Global Cities Index: The world's 25 top cities to live and work in

18 November 2020 4 min. read

Combining traditional metrics with some new ones that reflect modern realities, Kearney has produced the latest iteration of its Global Cities Index (GCI). Here are the 25 most global and vibrant cities in the world.

Kearney has been ranking global cities every year for a decade now, judging their status as major global urban centres. Five dimensions form the basis of Kearney’s analysis: business activity, human capital, information exchange, cultural experience and political engagement. A few things have changed about the GCI this year, most notably the addition of two new metrics.

One is the number of unicorn companies – private startups valued at over $1 billion – in a testament to the global wave of tech startups. “We can no longer consider a city global if it is not at the forefront of entrepreneurship and innovation,” explained Mike Hales, at partner at Kearney in its Operations practice. This new lens fits within the ‘business activity’ dimension.

The second – a nod to the global health crisis and its predictably long-term impact – is the number of medical universities in a city. “As Covid-19 has shown, the well-being of residents, and access to cutting-edge medical knowledge and technologies, can make or break a city,” said Hales. This measurement fits within the ‘human capital’ pillar.

Top 25 on the Global Cities Index

The top 25

Despite a tweaked measurement strategy, certain cities continue their global domination this year. New York has sat at the helm of the GCI almost consistently over the years, interchanging occasionally with second-placed London. Following steadily in third and fourth each year have been Paris and Tokyo. This is the precise order for this year as well.

“The consistency of these results highlights the wide range of positive attributes a city must have to reach the top of the Index, and the difficulty of building such a broad platform of strengths. It also shows that for those cities able to do so, global status has so far been self-reinforcing. Even in a year marked by relatively low levels of business activity, New York City’s momentum across all metrics enabled the city to maintain its number 1 position,” explained partner in Kearney’s Strategy & Top Line practice Andrés Mendoza Peña.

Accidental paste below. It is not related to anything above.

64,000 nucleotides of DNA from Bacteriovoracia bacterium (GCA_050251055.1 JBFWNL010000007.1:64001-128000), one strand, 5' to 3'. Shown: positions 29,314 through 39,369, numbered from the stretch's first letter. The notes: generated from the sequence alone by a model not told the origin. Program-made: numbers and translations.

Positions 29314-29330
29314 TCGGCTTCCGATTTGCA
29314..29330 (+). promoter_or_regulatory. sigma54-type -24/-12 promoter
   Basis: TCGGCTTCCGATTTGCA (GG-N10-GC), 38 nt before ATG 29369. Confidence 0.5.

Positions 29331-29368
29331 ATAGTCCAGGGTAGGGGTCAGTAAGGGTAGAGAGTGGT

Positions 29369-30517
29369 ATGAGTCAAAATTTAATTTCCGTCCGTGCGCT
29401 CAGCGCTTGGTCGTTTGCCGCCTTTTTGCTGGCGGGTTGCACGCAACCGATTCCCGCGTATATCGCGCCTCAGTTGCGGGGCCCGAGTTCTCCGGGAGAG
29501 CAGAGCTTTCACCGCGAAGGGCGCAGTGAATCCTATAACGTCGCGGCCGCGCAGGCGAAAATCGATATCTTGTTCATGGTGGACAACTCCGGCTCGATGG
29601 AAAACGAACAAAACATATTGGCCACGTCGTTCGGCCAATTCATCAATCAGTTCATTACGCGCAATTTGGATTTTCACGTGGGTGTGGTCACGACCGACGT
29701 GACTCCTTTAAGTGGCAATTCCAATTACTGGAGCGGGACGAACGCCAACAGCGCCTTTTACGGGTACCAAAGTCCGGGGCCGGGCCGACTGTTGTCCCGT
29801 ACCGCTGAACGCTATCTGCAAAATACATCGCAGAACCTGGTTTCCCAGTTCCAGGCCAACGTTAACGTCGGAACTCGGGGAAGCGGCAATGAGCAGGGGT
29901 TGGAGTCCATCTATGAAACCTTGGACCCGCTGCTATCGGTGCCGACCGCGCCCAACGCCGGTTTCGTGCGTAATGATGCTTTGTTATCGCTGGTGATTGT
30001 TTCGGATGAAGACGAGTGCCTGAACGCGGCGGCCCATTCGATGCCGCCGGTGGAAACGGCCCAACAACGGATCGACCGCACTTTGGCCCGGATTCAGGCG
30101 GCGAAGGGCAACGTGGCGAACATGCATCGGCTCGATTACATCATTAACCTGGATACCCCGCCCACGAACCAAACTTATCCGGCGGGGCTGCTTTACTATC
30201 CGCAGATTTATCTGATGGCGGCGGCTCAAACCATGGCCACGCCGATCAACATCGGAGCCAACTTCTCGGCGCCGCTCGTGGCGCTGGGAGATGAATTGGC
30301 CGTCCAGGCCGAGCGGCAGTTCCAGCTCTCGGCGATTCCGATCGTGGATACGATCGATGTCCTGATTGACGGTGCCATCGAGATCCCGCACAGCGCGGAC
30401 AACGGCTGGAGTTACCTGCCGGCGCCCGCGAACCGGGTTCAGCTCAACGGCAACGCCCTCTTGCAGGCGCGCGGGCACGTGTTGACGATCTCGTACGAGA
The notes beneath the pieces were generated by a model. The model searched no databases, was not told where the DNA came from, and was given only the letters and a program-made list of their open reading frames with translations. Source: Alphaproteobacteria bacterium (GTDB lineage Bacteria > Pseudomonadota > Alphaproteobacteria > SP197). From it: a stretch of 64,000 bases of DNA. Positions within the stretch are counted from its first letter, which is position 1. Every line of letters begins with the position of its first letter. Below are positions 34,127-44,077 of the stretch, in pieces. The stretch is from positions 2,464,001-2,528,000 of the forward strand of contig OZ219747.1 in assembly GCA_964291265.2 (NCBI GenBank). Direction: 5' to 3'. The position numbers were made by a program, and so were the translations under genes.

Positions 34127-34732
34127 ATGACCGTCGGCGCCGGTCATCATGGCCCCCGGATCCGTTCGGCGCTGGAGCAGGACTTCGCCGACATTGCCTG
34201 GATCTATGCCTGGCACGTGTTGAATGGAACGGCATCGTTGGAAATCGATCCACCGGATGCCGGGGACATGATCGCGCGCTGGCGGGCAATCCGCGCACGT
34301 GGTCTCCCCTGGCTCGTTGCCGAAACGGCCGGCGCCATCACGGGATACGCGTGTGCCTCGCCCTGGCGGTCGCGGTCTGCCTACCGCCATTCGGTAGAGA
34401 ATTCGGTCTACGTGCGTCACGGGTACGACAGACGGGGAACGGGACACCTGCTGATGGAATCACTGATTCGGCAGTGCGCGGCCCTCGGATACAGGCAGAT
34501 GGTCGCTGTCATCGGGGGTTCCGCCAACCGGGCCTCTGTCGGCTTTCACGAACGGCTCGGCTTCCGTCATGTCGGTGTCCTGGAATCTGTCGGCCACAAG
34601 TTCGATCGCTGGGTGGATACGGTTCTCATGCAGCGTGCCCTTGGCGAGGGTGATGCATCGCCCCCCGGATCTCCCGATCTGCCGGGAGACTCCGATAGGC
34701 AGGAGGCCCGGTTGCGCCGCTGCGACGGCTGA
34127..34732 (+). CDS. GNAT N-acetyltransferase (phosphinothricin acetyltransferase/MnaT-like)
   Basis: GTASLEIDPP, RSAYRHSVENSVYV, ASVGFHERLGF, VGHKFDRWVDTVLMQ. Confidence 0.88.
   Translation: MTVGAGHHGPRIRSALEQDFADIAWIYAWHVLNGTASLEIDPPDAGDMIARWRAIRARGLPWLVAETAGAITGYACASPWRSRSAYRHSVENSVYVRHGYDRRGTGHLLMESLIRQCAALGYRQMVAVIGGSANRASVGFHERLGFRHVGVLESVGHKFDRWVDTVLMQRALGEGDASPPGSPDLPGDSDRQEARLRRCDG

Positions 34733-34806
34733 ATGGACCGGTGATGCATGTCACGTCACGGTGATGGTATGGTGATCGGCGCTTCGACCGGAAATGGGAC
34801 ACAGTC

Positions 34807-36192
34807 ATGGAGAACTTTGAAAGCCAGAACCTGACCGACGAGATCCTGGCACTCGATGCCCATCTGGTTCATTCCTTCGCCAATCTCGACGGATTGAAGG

Not all is set in stone, however. Hong Kong has rounded off the top five every year since the index launched in 2010, only to be displaced by Beijing this year. Already in 2012, Kearney had predicted that Chinese urban giants Beijing and Shanghai would level up with the top five over the next decade.

With a budding unicorn landscape and investments in education, Beijing has become a right spot for business activity and human capital, all while building an increasingly prominent cultural profile. No doubt, these factors played a role in Beijing’s rise, although the mass political unrest and consequent social and economic disruption in Hong Kong has also contributed to its drop from 5th to 6th.

Cities in the US dominated the remainder of the top 10, with Los Angeles, Chicago and Washington D.C. all making an appearance. Singapore – with its vibrant startup landscape and stable economy – is also in the mix in 9th place. Meanwhile, cities from all around the world constitute the rest of the GCI’s top 25.

Sydney and Melbourne are in 11th and 18th respectively, Toronto pops up in 19th, Moscow in 20th and Buenos Aires in 25th. Shanghai stands in 12th, while its regional counterpart Seoul placed in 17th. The US is well represented with San Francisco in 13th and Boston in 21st. For the rest, European cities – among the most liveable in the world according to some analysts – dominate the latter half of the list. Brussels, Berlin, Madrid, Vienna, Amsterdam and Munich all cover the ground between 14th and 24th place on the GCI.

Looking ahead

In this year’s index, Kearney predicts that change is afoot for global urban centres, driven by a host of new disruptive factors emerging worldwide. For instance, a key ingredient to New York and London’s success is packing millions of people into a small, vibrant space. All of a sudden, this is no longer possible under the Covid-19 paradigm.

Other factors include the economic devastation wrought by the health crisis, as well as a broader trend towards nationalism and localisation that was unfolding even before this year. For cities that rely on healthy economic activity and a global workforce, these trends threaten to tear apart their foundations. Then there are the fundamental challenges that have been lingering for years now – growing socio-economic inequality and climate change.

Combined, these trends might topple the traditional big cities off their perch, although Kearney suggests that targeted action can help stay relevant. Finding new ways to create value for residents and businesses, for instance, or securing new international trade and investment channels are all means to this end. Also imperative is a shift in urban planning and infrastructure, to facilitate new mobility and a more sustainable life.

“If we can be certain of anything, it’s that cities will adapt and evolve, and that they have the potential to come back stronger,” concluded Hales.